Mixed Connective Tissue Disease (MCTD)
Synonyms of Mixed Connective Tissue Disease (MCTD)
- Connective Tissue Disease
- No subdivisions found.
Mixed connective tissue disease (MTCD) is a rare connective tissue disorder. MCTD is used to describe what may be an overlapping group of connective tissue disorders that cannot be diagnosed in more specific terms. These disorders include systemic lupus erythematosus, polymyositis, and scleroderma. Individuals with MCTD have symptoms of each of these disorders including arthritic, cardiac, pulmonary and skin manifestations; kidney disease; muscle weakness, and dysfunction of the esophagus. The exact cause of mixed connective tissue disease is unknown.
Individuals with mixed connective tissue disease have symptoms that are similar to or directly overlap with those of several different connective tissue diseases. These diseases include systemic lupus erythematosus, polymyositis, scleroderma, and rheumatoid arthritis. (For more information on these disorders, see the Related Disorders section of this report.)
A condition known as Raynaud's phenomenon may precede the development of additional symptoms of MCTD by months or years. Raynaud's phenomenon is characterized by painfully cold fingers and toes caused by widening (dilation) or narrowing (constriction) of small blood vessels in the hands and feet in response to cold. It occurs in approximately 85 percent of individuals with MCTD.
Pain in multiple joints (polyarthralgia) or inflammation of joints (arthritis) similar to rheumatoid arthritis also occurs in most affected individuals. Muscle weakness due to inflammation (myopathy) of various muscles with or without tenderness is also common. Additional frequent symptoms include fevers of unknown origins and fatigue.
Affected individuals may have abnormal accumulation of fluid in the tissue of the hands that may result in puffiness and swelling (edema). Increased collagen content in the skin (found in two-thirds of individuals with MCTD) may also be present. Additional frequent skin findings include lupus-like rashes (including reddish brown patches), reddish (erythematous) patches over the knuckles, violet discoloration of the eyelids, non-scarring loss of hair (alopecia), and dilation of small blood vessels around the fingernails (periungual telangiectasia).
Dysfunction of the esophagus (hypomotility) may be found in 80 percent of individuals with MCTD, including many who show no other symptoms. The esophagus is the tube that carries food from the mouth to the stomach. Abnormalities in lung function have been found in 80 percent of individuals with MCTD. In some affected individuals, lung involvement may lead to breathing (respiratory) difficulties. In some cases, affected individuals have high blood pressure of blood vessels of the lung (pulmonary hypertension).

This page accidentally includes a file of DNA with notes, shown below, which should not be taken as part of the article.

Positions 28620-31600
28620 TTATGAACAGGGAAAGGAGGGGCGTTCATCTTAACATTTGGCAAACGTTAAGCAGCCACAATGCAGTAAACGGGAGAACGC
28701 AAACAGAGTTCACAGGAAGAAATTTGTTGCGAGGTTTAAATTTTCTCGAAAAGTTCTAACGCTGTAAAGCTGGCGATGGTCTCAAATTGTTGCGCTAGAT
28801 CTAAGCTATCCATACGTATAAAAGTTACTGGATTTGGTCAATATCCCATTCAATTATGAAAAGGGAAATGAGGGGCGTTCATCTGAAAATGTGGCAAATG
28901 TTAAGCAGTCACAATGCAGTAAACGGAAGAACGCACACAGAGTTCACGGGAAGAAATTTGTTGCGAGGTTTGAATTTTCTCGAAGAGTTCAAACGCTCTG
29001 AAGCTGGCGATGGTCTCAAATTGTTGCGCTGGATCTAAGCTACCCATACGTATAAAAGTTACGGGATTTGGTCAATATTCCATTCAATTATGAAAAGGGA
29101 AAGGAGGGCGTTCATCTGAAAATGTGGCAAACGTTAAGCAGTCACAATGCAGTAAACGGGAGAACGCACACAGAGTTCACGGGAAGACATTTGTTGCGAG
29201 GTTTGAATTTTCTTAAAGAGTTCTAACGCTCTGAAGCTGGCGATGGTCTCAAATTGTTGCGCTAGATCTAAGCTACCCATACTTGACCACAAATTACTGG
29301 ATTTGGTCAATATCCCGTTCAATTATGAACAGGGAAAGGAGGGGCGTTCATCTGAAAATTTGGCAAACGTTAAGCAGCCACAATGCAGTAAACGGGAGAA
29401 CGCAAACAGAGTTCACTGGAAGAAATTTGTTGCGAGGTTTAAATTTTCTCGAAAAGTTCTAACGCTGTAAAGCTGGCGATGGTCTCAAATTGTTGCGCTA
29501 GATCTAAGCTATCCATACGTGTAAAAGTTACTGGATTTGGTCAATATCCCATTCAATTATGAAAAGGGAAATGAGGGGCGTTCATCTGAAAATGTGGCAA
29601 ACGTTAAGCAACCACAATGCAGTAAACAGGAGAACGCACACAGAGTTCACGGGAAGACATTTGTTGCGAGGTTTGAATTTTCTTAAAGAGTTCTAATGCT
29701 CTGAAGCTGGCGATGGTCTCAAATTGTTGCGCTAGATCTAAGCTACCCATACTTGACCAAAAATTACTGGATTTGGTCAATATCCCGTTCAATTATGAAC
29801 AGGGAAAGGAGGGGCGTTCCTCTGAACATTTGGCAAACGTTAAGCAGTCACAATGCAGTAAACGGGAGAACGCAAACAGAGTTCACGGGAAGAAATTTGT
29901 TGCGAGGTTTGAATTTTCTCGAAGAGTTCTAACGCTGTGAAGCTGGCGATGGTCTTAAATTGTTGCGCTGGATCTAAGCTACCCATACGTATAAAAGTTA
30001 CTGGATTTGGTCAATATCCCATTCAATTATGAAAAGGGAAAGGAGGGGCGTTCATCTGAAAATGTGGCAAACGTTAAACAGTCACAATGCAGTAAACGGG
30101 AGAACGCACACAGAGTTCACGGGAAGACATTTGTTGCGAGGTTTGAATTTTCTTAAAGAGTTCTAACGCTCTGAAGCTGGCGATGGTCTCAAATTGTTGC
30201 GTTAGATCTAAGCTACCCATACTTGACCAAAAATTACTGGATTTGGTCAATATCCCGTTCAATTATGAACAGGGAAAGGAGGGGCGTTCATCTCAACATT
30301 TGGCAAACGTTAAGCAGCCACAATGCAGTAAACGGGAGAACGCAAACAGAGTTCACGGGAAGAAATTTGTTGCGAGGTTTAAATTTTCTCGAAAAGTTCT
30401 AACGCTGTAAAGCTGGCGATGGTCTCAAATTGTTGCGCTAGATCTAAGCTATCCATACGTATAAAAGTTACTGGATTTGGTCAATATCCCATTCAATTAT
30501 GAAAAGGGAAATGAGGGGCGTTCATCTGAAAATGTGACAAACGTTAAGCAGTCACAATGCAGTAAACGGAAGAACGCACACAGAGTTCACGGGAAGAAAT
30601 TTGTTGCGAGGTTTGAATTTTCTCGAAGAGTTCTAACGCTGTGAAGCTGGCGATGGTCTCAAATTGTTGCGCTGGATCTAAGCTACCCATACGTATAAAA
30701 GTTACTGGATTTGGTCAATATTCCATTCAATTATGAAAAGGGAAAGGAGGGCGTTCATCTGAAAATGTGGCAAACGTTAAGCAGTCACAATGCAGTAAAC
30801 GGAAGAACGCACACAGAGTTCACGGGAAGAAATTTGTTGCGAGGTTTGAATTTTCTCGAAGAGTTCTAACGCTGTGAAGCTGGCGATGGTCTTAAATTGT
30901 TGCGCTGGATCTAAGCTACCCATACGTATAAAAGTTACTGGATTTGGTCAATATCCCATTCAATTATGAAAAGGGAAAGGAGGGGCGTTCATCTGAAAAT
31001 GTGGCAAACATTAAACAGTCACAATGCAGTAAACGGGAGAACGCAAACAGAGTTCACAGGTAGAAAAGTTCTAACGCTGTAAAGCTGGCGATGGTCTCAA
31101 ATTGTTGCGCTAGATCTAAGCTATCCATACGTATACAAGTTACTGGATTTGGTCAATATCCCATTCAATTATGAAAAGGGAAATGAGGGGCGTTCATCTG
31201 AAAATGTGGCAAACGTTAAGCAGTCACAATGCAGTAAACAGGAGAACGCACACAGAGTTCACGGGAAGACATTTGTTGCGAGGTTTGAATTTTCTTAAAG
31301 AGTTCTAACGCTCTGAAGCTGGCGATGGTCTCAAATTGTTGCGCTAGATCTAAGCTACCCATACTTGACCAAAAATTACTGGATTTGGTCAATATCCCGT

Heart (cardiac) involvement appears to be less common in MCTD than lung problems. However, two-thirds of children in one pediatric study had evidence of pericarditis, myocarditis and aortic insufficiency.
Kidney (renal) disease occurs in 10 percent of individuals with MCTD and is often mild. On occasion, however, it can become a major complication.
Neurologic abnormalities are noted in approximately 10 percent of individuals with MCTD. These findings may include a functional disturbance of facial sensation due to involvement of the fifth cranial nerve (trigeminal sensory neuropathy), a cognitive disorder caused by or associated with impaired brain tissue function (organic mental syndrome), blood vessel narrowing (constriction) causing "vascular" headaches, a mild form of meningitis (aseptic meningitis), seizures, blockage of a cerebral vessel (cerebral thrombosis) or hemorrhage, and various sensory disturbances in multiple areas of the body (multiple peripheral neuropathies).
Low levels of circulating red blood cells (anemia) and a reduction in the white blood cell count (leukopenia) occur in 30 to 40 percent of cases. Disease of the lymph nodes (lymphadenopathy), enlargement of the spleen (splenomegaly), enlargement of the liver (hepatomegaly), and intestinal involvement may also occur in some cases.
The exact cause of mixed connective tissue disease is unknown, although certain findings suggest that a dysfunction of the immune system may be involved, or in some cases it may be genetic.
MCTD appears to be an autoimmune disorder. Autoimmune syndromes are caused by the body's natural defenses (antibodies) against invading organisms that, for unknown reasons, begin to attack healthy tissue. Individuals with MCTD have high amounts of antinuclear antibodies (ANAs) and antibodies that affect ribonucleoprotein (anti-RNP).
Onset of mixed connective tissue disease can occur anytime from early childhood to elderly adulthood, but the average age of onset is 37 years. Approximately 80 percent of individuals are female.
Debate exists in the medical literature as to whether mixed connective tissue disease is a distinct syndrome or a random association of symptoms most commonly found with various connective tissue diseases.
Symptoms of the following disorders can be similar to those of mixed connective tissue disease. Comparisons may be useful for a differential diagnosis:
Systemic lupus erythematosus (lupus) is a chronic, inflammatory autoimmune disorder affecting the connective tissue. In autoimmune disorders, the body's own immune system attacks healthy cells and tissues causing inflammation and malfunction of various organ systems. In lupus, the organ systems most often involved include the skin, kidneys, blood and joints. Many different symptoms are associated with lupus, and most affected individuals do not experience all of the symptoms. In some cases, lupus may be a mild disorder affecting only a few organ systems. In other cases, it may result in serious complications. (For more information on this disorder, choose "lupus" as your search term in the Rare Disease Database.)